But for Yudita and the thousands of other women who gathered in Sudan’s capital Khartoum late last month, the normally joyful week-long Ethiopian holiday was overshadowed by the ongoing war that has ravaged the northern Ethiopian region of Tigray they hail from.
“It’s our identity and we want to express it despite the difficulties we are going through,” Naabali Kahtay told AFP.
The two-year conflict between Ethiopian government forces and the Tigray People’s Liberation Front (TPLF) has created a humanitarian crisis, driving tens of thousands of people to seek refuge in neighbouring Sudan and wrenching families apart.
For Tigrayans in Sudan, the conflict has transformed their view of Ashenda, typically marking the end of a 15-day fast known as Filseta, which is observed by the Ethiopian Orthodox Tewahedo Church.
Naabali said that she had lost contact with her family more than a year ago; they remain trapped in the Tigrayan capital of Mekele.
“I don’t know if they are alive or dead.”
In November 2020 Ethiopian Prime Minister Abiy Ahmed sent troops into Tigray to topple the TPLF, Tigray’s ruling party, saying the move came in response to TPLF attacks on army camps.
“The celebrations are beautiful, but we cannot be fully happy,” 21-year-old Aziza Moustafa told AFP.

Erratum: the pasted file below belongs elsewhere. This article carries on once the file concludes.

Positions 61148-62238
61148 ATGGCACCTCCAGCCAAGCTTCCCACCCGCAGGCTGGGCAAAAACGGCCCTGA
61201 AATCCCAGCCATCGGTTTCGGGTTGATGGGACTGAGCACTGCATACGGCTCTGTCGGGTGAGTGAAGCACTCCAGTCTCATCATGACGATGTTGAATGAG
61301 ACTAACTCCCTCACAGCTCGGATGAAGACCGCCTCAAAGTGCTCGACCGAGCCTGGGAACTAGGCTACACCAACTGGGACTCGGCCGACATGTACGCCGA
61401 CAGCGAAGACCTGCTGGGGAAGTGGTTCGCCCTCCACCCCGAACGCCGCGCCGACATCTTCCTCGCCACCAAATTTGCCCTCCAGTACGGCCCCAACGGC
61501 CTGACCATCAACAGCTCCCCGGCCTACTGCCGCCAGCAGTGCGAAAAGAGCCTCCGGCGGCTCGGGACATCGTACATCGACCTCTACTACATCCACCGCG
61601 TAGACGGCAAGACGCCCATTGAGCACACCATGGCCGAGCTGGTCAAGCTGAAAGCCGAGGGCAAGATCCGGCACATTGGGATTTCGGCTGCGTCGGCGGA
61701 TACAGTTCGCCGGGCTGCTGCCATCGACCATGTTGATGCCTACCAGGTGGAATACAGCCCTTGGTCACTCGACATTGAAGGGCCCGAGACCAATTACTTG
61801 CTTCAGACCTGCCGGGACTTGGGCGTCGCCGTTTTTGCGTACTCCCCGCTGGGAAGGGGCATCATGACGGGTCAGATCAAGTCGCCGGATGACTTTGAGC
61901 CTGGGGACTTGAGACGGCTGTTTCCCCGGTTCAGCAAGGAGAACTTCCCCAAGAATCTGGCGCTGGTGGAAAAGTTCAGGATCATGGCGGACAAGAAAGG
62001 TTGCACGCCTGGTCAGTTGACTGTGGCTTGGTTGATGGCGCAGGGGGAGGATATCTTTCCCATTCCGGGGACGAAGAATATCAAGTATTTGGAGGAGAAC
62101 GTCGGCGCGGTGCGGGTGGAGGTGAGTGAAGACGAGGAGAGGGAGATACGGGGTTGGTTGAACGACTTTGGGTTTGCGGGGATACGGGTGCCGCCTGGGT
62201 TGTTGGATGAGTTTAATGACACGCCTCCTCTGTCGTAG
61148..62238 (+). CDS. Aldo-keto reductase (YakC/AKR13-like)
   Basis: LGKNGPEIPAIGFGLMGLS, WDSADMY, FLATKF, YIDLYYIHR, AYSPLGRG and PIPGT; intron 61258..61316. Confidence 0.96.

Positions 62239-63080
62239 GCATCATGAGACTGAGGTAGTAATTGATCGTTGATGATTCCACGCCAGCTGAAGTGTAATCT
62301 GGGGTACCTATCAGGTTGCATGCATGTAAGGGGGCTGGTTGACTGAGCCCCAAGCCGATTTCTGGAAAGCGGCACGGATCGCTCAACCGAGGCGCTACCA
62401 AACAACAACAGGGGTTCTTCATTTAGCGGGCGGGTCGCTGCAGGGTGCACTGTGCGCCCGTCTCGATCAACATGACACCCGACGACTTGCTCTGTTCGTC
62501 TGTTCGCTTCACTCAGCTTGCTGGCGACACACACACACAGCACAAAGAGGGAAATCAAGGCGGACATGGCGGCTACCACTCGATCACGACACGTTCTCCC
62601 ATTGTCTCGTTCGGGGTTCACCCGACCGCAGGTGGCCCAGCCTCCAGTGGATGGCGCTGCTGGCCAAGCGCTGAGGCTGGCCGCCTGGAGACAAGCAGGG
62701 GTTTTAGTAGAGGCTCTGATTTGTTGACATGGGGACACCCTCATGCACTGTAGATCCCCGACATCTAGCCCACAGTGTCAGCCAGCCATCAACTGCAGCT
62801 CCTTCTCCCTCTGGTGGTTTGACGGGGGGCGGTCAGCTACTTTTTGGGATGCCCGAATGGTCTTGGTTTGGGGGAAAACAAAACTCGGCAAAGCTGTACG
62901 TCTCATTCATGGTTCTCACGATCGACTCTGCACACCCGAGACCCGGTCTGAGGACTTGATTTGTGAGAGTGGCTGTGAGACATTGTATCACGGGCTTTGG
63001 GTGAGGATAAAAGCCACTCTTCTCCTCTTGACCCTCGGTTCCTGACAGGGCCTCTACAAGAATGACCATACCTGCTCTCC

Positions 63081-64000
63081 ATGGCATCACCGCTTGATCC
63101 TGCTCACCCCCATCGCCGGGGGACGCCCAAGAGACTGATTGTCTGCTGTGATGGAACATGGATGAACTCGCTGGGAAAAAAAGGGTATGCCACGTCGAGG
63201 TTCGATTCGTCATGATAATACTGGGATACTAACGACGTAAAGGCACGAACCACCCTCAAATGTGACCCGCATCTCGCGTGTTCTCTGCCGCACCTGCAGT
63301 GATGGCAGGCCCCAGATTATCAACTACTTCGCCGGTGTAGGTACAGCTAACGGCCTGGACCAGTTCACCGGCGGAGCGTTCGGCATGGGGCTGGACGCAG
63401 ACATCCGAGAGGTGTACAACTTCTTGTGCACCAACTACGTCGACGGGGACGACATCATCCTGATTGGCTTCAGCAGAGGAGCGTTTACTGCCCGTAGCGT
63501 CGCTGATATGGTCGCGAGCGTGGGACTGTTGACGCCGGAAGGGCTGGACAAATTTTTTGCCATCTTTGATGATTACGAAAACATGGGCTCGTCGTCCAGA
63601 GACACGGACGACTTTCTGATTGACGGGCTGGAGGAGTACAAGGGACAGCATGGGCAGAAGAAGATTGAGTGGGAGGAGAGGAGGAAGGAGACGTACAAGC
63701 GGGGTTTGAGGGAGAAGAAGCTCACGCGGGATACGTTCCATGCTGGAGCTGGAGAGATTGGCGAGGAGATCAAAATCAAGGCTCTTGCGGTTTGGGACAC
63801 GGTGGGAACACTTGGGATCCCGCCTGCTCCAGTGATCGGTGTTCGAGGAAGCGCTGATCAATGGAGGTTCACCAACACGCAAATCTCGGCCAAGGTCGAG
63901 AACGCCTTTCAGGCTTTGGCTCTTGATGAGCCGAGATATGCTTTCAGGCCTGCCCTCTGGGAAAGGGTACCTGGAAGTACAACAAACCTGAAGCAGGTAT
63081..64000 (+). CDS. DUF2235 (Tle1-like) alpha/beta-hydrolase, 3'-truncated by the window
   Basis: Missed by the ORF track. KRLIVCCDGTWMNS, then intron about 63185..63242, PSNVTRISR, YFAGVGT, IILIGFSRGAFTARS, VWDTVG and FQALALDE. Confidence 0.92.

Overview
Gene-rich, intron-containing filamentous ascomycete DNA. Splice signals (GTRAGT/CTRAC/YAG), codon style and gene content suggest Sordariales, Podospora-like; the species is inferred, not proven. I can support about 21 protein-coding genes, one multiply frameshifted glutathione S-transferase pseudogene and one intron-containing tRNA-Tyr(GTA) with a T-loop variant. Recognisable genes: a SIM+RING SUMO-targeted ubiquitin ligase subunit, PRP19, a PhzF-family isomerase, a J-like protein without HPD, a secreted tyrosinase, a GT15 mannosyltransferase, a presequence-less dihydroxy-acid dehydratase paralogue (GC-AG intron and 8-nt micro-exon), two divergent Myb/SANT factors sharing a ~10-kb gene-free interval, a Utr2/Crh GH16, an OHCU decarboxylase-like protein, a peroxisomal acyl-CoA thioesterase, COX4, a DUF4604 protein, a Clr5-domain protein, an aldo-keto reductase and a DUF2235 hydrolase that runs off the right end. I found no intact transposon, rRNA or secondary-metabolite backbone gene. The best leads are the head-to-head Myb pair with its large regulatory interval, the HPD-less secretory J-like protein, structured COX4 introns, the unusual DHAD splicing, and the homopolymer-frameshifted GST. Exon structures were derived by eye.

“Celebrating the Ashenda means a lot to me,” said Ihab, 18, noting the significance of this tradition, passed down through generations of women.
In the Tigrinya language, Ashenda is a type of tall green grass found on river banks in the region. As part of the festivities, women wear skirts made of the weaved Ashenda grass over white cotton dresses with colourful embroidery.
“Young girls usually style their hair by doing five cornrow braids to show their beauty during Ashenda,” said Naabali.
In Khartoum, the women were playing drums to traditional music, with many wearing headbands of red and yellow, the colours of the Tigrayan flag. Traditional chicken stew and flatbread was also served to the crowd.
The Tigray conflict has displaced around two million people but the death toll remains unknown as the region reels from a near-complete blockade and a communications blackout.
But many still hold on to hopes that the war will end.
“Hopefully, we can celebrate it next year in Tigray,” said Naabali of the holiday.